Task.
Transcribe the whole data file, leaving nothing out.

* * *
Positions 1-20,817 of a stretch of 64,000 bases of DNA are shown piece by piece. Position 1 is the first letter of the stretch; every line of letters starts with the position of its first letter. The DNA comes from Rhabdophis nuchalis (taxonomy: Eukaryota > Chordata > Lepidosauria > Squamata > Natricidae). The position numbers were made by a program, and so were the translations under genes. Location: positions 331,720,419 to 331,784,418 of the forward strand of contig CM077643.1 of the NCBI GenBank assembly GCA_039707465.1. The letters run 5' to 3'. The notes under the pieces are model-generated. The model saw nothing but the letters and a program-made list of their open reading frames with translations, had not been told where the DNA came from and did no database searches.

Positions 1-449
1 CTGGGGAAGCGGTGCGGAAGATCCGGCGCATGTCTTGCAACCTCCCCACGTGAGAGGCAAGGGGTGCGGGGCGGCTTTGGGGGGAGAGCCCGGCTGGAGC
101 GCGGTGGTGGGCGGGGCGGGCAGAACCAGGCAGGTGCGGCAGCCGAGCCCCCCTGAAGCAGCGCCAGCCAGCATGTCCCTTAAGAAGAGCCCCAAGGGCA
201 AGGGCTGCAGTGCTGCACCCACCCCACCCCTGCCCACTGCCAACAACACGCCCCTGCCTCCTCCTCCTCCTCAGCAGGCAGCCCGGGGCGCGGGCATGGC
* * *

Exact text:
Positions 1-20,817 of a stretch of 64,000 bases of DNA are shown piece by piece. Position 1 is the first letter of the stretch; every line of letters starts with the position of its first letter. The DNA comes from Rhabdophis nuchalis (taxonomy: Eukaryota > Chordata > Lepidosauria > Squamata > Natricidae). The position numbers were made by a program, and so were the translations under genes. Location: positions 331,720,419 to 331,784,418 of the forward strand of contig CM077643.1 of the NCBI GenBank assembly GCA_039707465.1. The letters run 5' to 3'. The notes under the pieces are model-generated. The model saw nothing but the letters and a program-made list of their open reading frames with translations, had not been told where the DNA came from and did no database searches.

Positions 1-449
1 CTGGGGAAGCGGTGCGGAAGATCCGGCGCATGTCTTGCAACCTCCCCACGTGAGAGGCAAGGGGTGCGGGGCGGCTTTGGGGGGAGAGCCCGGCTGGAGC
101 GCGGTGGTGGGCGGGGCGGGCAGAACCAGGCAGGTGCGGCAGCCGAGCCCCCCTGAAGCAGCGCCAGCCAGCATGTCCCTTAAGAAGAGCCCCAAGGGCA
201 AGGGCTGCAGTGCTGCACCCACCCCACCCCTGCCCACTGCCAACAACACGCCCCTGCCTCCTCCTCCTCCTCAGCAGGCAGCCCGGGGCGCGGGCATGGC